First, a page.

# Expected Value of a Random Variable

When studying statistics, many times you have come across the term “Expected Value”. We came across it in the post on Simple Linear Regression also. Ever wondered what it means? In this post, we are gonna explain to you the concept behind Expected Value.

## What is the meaning of Expected Value?

Expected Value is the average value we get for a certain Random Variable when we repeat an experiment a large number of times. In other words, it can be defined as the ‘theoretical mean’ of a random variable.

It is not based on sample data. It is based on the population. Therefore it is a parameter, not a statistic.

## Detailed Example – 1

Suppose a dice is rolled a large number of times. We are interested in which side is turned upwards.

Here any side turning upwards is equally likely to occur. Since expected value is equal to the mean of the distribution, it can be calculated simply as the average of 1,2,3,4,5,6. The answer is 21/6 = 3.5. Let’s see how we can calculate that using probabilities;

In this case, our Random Variable can be defined as;

#### X = side turned upwards

In this table, you can find Probabilities for each possible value of X and the values for x.P$(x)$. This “x.$P(x)$” term is referred to as “Probability Mass Function” in Statistics. It is denoted by ‘$p(x)$’. You can find more details about the Probability Mass function by clicking here.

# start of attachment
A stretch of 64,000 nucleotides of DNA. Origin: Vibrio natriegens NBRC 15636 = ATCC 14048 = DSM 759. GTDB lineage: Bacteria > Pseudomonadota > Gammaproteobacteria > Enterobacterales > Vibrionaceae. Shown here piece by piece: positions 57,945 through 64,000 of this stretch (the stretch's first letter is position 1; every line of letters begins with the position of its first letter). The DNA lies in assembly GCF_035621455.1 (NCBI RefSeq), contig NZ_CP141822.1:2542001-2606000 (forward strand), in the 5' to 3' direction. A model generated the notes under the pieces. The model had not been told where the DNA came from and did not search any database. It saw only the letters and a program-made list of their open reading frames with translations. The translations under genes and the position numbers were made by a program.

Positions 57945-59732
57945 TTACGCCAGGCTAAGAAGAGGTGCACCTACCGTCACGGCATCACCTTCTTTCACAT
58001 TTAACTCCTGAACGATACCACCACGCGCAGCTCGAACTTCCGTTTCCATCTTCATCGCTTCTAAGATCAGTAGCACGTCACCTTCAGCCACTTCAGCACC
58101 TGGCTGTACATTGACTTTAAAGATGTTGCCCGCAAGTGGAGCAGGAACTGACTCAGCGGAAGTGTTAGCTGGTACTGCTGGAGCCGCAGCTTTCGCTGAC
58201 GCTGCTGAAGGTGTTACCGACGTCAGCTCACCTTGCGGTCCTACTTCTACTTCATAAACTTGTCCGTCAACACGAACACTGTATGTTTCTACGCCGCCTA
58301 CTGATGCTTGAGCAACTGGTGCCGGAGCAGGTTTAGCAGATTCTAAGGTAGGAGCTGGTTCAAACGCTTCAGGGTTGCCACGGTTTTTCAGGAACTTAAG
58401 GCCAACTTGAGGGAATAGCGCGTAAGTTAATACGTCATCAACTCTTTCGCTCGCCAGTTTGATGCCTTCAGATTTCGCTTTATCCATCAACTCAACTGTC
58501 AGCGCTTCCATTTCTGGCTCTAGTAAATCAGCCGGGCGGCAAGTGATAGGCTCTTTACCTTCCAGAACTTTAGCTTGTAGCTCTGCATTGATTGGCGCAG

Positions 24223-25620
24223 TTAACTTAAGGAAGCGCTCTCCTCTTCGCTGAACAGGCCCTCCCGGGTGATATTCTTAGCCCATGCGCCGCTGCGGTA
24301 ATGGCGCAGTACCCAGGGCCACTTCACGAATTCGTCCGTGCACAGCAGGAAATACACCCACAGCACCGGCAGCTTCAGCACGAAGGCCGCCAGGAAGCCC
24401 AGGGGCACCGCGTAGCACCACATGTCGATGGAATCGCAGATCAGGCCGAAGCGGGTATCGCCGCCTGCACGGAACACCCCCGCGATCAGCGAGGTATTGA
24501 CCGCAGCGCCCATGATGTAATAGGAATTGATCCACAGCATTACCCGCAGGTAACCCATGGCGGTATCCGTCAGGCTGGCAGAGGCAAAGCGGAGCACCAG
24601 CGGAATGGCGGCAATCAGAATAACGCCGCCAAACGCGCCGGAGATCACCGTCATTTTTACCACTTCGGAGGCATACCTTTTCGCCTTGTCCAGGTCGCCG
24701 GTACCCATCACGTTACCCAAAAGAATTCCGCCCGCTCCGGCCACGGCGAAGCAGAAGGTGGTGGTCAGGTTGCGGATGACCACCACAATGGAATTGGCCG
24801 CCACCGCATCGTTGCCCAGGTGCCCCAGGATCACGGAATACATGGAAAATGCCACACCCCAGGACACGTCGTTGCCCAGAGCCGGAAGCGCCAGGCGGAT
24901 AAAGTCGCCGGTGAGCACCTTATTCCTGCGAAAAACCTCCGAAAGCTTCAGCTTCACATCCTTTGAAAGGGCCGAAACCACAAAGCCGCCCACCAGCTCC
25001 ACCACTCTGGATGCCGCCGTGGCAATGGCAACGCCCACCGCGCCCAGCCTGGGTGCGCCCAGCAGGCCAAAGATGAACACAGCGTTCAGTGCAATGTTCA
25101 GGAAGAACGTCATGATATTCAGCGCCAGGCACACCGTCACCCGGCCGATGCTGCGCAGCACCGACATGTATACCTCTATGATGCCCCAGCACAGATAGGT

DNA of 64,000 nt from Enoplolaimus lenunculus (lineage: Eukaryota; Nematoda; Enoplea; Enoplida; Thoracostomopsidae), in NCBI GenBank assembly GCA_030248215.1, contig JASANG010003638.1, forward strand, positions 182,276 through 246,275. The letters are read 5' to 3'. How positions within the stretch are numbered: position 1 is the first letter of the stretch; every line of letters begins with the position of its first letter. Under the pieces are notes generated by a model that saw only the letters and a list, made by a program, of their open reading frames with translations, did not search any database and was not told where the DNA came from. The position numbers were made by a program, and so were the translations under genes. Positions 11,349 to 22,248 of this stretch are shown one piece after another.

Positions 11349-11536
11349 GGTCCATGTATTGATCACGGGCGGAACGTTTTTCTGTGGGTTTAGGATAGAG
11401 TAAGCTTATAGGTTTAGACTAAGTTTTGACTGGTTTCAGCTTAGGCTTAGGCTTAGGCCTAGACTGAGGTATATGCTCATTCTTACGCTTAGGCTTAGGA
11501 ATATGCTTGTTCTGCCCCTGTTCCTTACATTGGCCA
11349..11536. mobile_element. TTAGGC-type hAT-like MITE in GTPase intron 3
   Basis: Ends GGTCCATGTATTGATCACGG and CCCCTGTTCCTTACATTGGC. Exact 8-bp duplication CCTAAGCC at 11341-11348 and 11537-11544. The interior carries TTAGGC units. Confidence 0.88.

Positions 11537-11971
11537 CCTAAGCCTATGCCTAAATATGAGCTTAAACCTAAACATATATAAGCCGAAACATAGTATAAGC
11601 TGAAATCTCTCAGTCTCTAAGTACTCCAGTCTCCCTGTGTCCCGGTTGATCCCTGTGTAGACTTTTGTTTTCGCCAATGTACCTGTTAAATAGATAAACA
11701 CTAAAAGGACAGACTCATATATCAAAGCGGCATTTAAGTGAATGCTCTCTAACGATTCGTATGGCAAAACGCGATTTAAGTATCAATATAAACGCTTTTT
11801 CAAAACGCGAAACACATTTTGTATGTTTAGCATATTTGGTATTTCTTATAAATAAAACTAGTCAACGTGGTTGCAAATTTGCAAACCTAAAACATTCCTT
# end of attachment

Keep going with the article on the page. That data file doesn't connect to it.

$E(x)$ for this scenario can be calculated as below;

Okay, now we have got the Expected value of this experiment as 3.5. This means, when you roll this unbiased dice infinite no. of times, on average 3.5 side will turn upwards. Seems unrealistic but in this case that’s what it means.

## The Expected Value of a Function

Sometimes, we have to find the Expected Value of Functions too.

Suppose $f(x)$ is a function. Random Variable X has a set of possible values D and $p(x)$ is the Probability Mass Function. Then the $E(x)$ of $f(x)$ can be calculated from the formula below;

## Rules of Expected Value

If the function $f(x)$ is of the linear form aX+b. And ‘a’ and ‘b’ are constants, $E[f(x)]$ can be calculated as below;

There are another 2 important rules;

Okay, we have learned a considerable amount of fundamentals about Expected Values. I hope you all now have the idea of it. We will discuss this more with detailed examples in a future post.